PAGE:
Johnson Matthey (JM; London, UK) says it has entered into a five-year supply agreement with Sarepta Therapeutics (Andover, Massachusetts), a biopharmaceutical company.
According to the terms of the agreement, JM will continue to provide regulatory starting materials to support Sarepta’s programs for phosphorodiamidate morpholino oligomer (PMO) and peptide phosphorodiamidate morpholino oligomer (PPMO), used for the treatment of Duchenne muscular dystrophy, the company says.
JM’s innovator products and solutions business that provides custom development and manufacturing (CDMO) services will produce these synthetic regulatory starting materials at its facilities at West Deptford, New Jersey, and Devens, Massachusetts, using their commercial-scale production trains, the company says.
The new agreement strengthens the relationship between the two companies. “Our collaboration with Sarepta signifies our continued commitment to existing and future PPMO and PMO programs, and Sarepta’s mission of engineering precision medicine for rare, devastating diseases,” says Alex Zahiri, vice president/innovator products and solutions, CDMO business at JM.
By: Sotirios Frantzanas
Source: Chemical Week
France has launched an offshore green hydrogen production platform at the country’s Port of Saint-Nazaire this week, along with its first offshore wind farm. The hydrogen plant, which its operators say is the world’s first facility of its type, coincides with the launch of another “first of its kind” facility in Sweden dedicated to storing hydrogen in an underground lined rock cavern (LRC).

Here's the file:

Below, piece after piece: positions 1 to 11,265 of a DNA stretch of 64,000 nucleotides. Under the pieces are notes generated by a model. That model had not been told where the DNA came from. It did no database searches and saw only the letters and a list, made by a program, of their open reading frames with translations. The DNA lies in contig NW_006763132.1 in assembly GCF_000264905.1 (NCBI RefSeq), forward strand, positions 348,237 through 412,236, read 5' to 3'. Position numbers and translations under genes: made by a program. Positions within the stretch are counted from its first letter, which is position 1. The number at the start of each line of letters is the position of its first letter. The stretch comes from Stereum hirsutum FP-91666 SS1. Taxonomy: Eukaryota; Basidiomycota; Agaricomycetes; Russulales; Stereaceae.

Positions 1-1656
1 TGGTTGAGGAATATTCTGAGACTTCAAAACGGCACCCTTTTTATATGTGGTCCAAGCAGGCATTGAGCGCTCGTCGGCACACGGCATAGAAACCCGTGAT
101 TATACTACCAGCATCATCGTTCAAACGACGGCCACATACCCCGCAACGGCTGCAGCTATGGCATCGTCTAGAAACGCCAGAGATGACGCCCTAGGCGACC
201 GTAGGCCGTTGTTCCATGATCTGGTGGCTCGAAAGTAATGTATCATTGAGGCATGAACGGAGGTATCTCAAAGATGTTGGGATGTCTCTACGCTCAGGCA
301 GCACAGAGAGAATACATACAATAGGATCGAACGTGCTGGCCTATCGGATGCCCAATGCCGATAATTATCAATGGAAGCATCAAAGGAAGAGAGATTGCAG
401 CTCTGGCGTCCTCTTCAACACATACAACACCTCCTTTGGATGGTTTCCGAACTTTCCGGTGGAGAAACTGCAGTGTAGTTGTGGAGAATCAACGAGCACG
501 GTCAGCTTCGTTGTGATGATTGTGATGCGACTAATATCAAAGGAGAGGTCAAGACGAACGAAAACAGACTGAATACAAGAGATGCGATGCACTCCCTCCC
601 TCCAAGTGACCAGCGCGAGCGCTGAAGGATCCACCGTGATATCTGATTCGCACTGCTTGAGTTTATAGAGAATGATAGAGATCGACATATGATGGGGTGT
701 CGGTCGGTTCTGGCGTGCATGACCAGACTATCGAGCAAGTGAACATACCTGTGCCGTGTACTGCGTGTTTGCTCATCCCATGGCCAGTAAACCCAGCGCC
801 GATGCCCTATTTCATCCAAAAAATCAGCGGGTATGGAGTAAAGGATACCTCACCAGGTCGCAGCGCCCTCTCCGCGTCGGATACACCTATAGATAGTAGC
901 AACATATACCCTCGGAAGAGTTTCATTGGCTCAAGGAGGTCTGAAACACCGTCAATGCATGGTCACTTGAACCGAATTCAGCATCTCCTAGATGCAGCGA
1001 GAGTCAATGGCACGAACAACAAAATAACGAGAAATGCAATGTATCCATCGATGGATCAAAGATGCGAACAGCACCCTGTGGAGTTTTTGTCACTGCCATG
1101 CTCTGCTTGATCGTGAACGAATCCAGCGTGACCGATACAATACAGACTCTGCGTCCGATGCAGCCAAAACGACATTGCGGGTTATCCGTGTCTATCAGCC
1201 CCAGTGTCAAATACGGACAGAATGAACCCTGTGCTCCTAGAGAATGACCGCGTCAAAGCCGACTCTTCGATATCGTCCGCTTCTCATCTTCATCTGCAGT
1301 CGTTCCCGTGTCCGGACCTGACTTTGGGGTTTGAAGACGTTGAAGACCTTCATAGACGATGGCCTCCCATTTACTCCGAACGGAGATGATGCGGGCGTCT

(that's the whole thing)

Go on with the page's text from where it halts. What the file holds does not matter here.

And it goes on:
The project sets up the Hydrogen Valley in Rome, the first industrial-scale technological hub for the development of the national supply chain for the production, transport, storage and use of hydrogen for the decarbonization of industrial processes and for sustainable mobility.
At first glance, hydrogen seems to be the perfect solution to our energy needs. It doesn’t produce any carbon dioxide when used. It can store energy for long periods of time. It doesn’t leave behind hazardous waste materials, like nuclear does. And it doesn’t require large swathes of land to be flooded, like hydroelectricity. Seems too good to be true. So…what’s the catch?